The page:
Pervasive computing is an environment in which computers can be embedded as part of any product or process, and communicate with each other and traditional enterprise systems. The core components of pervasive technology, embedded and networked modules, are not revolutionary in a society that has seen chips placed into everything from automobiles to refrigerators. What is new and distinguishes the paradigm of pervasive computing is the emergent behavior of these devices to create a fabric of computing that adapts around the user.
Despite the core principle of pervasive computing being to create this fabric of computing, the majority of research today focuses on finding the next killer application, centering on designing individual applications of pervasive computing. This paper presents a framework for the creation of pervasive computing environments as whole, and demonstrates that in order to successfully create an environment; bottom-up design methods must be used.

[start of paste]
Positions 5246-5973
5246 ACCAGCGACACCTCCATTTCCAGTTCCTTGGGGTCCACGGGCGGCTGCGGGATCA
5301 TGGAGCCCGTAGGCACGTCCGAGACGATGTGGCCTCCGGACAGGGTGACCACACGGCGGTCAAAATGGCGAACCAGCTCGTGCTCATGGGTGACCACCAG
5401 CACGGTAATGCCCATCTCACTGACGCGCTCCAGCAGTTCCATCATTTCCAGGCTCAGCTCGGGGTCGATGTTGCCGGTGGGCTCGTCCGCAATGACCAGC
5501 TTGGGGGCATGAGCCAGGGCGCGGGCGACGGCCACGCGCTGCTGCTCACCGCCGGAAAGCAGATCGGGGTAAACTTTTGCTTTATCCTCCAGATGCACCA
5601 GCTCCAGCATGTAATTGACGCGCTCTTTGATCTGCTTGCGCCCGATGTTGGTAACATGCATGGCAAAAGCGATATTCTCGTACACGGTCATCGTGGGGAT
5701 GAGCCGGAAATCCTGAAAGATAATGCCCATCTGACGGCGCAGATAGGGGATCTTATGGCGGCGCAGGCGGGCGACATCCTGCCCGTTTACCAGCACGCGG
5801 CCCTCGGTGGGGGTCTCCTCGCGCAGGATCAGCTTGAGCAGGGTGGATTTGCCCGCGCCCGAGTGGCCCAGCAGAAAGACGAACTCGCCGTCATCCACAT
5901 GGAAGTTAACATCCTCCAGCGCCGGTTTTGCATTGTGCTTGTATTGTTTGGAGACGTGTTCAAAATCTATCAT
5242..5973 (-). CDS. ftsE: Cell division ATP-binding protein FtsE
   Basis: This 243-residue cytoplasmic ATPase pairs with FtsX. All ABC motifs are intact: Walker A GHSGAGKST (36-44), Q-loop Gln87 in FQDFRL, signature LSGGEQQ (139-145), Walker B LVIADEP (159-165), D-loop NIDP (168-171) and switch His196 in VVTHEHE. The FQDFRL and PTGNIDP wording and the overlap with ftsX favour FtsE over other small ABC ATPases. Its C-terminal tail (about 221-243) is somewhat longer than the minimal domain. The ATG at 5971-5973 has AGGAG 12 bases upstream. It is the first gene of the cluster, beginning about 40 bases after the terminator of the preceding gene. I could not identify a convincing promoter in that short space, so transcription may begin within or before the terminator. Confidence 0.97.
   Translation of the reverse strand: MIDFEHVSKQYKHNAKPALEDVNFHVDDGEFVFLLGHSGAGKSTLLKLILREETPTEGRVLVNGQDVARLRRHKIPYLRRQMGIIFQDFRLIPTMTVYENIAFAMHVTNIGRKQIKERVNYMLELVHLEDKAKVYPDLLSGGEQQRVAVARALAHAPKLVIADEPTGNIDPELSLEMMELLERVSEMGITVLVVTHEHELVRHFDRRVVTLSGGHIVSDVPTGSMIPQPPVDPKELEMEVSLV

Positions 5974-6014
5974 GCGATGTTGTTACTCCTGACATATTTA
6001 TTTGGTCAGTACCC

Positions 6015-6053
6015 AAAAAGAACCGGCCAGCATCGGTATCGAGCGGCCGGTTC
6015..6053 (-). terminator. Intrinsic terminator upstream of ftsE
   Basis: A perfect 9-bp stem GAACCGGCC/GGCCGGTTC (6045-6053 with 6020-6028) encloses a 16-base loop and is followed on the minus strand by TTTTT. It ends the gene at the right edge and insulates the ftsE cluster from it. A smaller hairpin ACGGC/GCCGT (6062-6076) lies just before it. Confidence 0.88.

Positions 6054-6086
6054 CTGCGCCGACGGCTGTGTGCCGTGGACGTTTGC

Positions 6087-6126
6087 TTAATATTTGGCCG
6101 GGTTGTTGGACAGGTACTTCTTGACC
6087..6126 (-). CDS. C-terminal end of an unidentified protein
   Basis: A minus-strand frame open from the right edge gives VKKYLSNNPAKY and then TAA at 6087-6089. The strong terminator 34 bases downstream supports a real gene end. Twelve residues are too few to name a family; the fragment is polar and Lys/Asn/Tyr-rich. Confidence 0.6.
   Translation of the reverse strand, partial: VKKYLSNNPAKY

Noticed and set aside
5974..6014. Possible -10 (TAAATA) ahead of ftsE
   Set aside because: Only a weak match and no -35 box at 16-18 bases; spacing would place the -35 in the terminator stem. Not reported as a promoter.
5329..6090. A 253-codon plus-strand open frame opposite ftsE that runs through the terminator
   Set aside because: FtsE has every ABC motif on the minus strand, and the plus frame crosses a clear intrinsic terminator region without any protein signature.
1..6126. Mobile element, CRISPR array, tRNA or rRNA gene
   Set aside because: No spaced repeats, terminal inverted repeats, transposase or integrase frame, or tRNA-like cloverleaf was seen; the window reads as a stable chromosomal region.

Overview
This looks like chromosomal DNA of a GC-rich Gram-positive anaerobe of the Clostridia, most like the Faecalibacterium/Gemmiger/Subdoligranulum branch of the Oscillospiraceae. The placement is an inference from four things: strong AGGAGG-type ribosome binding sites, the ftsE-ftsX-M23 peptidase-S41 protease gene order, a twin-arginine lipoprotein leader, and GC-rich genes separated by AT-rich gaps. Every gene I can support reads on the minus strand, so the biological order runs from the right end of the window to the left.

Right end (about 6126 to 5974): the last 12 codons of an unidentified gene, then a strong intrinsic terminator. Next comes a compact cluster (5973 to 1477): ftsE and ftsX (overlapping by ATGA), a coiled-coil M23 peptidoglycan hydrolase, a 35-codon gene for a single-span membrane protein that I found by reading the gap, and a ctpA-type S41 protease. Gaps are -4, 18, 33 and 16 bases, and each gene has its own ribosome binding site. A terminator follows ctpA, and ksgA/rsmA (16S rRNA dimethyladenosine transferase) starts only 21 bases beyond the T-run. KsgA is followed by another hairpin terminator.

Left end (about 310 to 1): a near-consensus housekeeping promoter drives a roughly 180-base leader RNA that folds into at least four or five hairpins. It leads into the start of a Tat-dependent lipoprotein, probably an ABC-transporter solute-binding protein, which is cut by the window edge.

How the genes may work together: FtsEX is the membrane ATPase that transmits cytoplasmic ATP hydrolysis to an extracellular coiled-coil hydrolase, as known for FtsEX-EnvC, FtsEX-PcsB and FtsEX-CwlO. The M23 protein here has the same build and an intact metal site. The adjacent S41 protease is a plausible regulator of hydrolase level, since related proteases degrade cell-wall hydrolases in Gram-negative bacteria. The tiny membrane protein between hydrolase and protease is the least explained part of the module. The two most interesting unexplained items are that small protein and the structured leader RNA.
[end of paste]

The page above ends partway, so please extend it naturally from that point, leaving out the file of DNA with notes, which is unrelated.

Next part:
By using complexity theory as the bottom-up framework, seven characteristics to create a successful pervasive computing environment are presented. The paper will present a through overview of the field of pervasive computing and the framework used by IT architects and developers to bring their departments into the pervasive paradigm.